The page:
Iron Level and Total Iron-Binding Capacity
- Fe and TIBC
- Transferrin Saturation
Iron is obtained from the diet and is necessary for the normal formation of red blood cells. Three-quarters of the total iron level in the body is found in hemoglobin, the part of RBCs that carry oxygen to all the tissues of the body. Low blood levels of iron may be caused by decreased absorption in the intestines, a higher need, or blood loss; which leads to decreased levels of hemoglobin. High levels of iron (hemochromatosis) are due to toxicity or poisoning that will result in the formation of iron deposits in the heart, liver, or brain that causes abnormal functioning of these organs. High levels can be due to a large number of blood transfusions, but only for a short period of time.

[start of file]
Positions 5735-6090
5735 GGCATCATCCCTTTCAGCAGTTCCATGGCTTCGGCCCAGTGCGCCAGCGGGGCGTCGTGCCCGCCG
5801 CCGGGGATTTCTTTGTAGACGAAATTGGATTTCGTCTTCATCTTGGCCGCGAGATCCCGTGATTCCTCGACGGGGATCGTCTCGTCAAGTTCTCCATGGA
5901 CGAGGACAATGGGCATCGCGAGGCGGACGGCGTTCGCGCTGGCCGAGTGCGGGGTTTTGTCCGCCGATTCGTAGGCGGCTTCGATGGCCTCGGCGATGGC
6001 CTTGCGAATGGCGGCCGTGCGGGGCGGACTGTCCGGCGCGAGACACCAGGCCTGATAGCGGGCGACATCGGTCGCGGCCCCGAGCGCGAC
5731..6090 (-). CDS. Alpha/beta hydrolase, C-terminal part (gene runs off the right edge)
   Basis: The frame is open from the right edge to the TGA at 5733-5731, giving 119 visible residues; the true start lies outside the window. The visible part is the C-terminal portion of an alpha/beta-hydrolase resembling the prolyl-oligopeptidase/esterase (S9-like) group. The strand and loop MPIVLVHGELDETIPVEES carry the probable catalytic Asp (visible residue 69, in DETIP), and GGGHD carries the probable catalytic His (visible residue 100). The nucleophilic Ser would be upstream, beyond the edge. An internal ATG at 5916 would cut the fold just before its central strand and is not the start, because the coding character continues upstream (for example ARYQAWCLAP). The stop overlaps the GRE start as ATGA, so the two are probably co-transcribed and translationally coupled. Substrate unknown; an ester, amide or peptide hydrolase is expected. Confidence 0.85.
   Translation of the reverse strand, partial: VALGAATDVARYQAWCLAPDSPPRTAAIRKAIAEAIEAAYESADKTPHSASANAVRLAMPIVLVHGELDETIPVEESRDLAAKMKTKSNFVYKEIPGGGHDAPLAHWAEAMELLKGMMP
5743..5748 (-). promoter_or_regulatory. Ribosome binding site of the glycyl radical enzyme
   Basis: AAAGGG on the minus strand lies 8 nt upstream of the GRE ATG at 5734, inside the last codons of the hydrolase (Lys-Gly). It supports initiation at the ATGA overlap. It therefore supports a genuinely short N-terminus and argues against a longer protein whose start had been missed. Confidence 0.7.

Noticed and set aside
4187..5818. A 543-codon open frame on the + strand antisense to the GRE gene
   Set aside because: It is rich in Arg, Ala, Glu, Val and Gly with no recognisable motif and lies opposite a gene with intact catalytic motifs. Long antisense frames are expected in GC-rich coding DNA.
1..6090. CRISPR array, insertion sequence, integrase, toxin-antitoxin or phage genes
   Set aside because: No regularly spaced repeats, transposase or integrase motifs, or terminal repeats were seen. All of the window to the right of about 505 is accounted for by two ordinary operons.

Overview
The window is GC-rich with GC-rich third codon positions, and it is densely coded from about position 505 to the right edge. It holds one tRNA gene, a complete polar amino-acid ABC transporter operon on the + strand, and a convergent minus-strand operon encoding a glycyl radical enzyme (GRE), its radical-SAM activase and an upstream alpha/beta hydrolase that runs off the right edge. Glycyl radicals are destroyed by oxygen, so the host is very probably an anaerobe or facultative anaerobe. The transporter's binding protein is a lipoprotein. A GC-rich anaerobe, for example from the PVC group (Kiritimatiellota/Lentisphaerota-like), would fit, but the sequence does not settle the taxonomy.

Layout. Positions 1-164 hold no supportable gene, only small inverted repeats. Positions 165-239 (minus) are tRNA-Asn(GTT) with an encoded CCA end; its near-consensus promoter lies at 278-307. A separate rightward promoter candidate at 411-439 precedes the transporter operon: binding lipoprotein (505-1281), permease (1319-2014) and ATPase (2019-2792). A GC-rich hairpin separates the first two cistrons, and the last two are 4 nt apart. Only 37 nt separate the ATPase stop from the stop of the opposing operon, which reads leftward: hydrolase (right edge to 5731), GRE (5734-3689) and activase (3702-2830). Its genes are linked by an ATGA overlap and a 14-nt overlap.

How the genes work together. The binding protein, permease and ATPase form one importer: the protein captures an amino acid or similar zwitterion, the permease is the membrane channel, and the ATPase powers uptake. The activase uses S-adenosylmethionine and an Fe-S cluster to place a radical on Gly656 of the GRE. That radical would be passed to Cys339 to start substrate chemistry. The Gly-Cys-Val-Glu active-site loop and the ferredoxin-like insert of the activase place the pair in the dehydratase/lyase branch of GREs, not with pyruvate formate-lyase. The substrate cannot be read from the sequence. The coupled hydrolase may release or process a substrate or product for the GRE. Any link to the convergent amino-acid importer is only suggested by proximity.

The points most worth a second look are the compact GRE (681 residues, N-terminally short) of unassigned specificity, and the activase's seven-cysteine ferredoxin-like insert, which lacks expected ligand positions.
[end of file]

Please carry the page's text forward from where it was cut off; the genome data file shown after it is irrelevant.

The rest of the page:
Total Iron-Binding Capacity (TIBC) is an indirect measurement of the amount of transferring, a protein produced by the liver that is necessary for iron transport. Levels are an indication of how well the liver is working. Increased levels are seen during iron deficiency and during acute inflammations, chronic diseases, liver disease, or cancer. Low TIBC blood levels are seen in people with high protein blood levels, as well as in people receiving estrogen replacement therapy.
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